Determination of elastic modulus and hardness of viscoelastic-plastic materials by instrumented indentation under harmon

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. Rauchs, J. Bardon, and A. Riche Centre de Recherche Public Henri Tudor, Laboratoire de Technologies Industrielles, L-4221 Esch-sur-Alzette, Luxembourg (Received 2 February 2005; accepted 26 April 2005)

When determining elastic modulus and hardness of viscoelastic-plastic materials by depth-sensing indentation, one must respect their specific response. In the monotonic load-unload testing mode, the unloading should be preceded by a dwell mitigating the influence of the delayed deforming. The continuous stiffness measurement (CSM) mode, with a small harmonic signal added to the basic monotonic load, enables continuous measurement of harmonic contact stiffness and mechanical properties as a function of depth. However, the contact depth and area in this mode actually depend on the slow (monotonic) component of the loading and should be determined not from the harmonic contact stiffness but from the unloading stiffness; otherwise, the calculated elastic modulus and mean contact pressure will be incorrect. This paper provides the formulae for these calculations, defines special characteristics—such as apparent dynamic hardness and the index of sensitivity to harmonic loading—and shows how to improve results by smoothing the harmonic stiffness curve. The proposed methods are illustrated through nanoindentation tests of polymethyl methacrylate.


In instrumented or depth-sensing indentation, contact parameters and mechanical properties are calculated from the indenter load and depth, measured continuously during loading and unloading. This method, called nanoindentation for very low loads and small depths, was originally developed for testing elastic-plastic materials. In this case, the data are usually processed in the manner proposed by Oliver and Pharr,1 which is an improvement on earlier work by Bulychev et al.2 and Doerner and Nix.3 Since then, further improvements have followed. Comprehensive reviews of the current state have been prepared by Hay and Pharr4 and recently by Oliver and Pharr.5 Currently, two variants of the method are in use: (i) with monotonic loading and unloading, where the elastic modulus and hardness are determined from the unloading curve, and (ii) continuous stiffness measurement mode a)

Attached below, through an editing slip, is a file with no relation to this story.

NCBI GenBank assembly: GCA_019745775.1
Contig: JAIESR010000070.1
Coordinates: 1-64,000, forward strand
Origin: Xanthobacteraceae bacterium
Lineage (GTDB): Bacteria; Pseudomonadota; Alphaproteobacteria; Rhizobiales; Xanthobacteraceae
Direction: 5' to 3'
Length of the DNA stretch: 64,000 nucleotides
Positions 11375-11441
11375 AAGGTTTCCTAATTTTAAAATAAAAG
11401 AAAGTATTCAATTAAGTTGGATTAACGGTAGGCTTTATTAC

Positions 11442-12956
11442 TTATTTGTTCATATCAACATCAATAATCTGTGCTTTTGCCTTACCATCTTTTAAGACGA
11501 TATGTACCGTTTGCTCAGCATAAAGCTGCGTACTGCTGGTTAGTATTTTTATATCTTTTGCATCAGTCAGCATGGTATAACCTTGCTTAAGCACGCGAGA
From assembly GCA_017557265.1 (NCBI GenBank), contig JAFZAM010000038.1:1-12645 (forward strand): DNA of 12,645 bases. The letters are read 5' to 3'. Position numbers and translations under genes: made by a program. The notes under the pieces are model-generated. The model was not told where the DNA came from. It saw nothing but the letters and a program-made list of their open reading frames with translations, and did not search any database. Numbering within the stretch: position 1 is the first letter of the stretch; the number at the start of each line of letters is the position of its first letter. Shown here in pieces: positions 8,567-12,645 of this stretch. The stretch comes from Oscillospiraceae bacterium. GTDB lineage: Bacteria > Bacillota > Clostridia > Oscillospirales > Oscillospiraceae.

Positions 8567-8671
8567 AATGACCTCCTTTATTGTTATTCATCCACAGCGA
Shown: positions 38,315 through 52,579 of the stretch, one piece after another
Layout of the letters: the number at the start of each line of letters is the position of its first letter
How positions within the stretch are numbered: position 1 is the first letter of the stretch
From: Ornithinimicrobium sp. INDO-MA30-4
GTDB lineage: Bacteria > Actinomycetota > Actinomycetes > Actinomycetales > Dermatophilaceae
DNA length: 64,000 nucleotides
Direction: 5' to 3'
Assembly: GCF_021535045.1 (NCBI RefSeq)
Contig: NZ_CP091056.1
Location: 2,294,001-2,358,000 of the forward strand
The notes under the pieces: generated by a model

Address all correspondence to this author. e-mail: [email protected] DOI: 10.1557/JMR.2005.0338 2660

J. Mater. Res., Vol. 20, No. 10, Oct 2005

(CSM), where a small harmonic signal is added to the monotonically increasing basic load. The latter method makes possible the continuous determination of properties during loading from “zero” to the maximum force. This can be especially useful for specimens whose properties change with depth since the variation of properties with depth can be obtained through a single test. Gradually, the instrumented indentation has also been used for viscoelastic-plastic materials, e.g., polymers, creeping metals, or biological tissues, whose response depends not only on the load magnitude, but also on the load duration and time course. The load response of th

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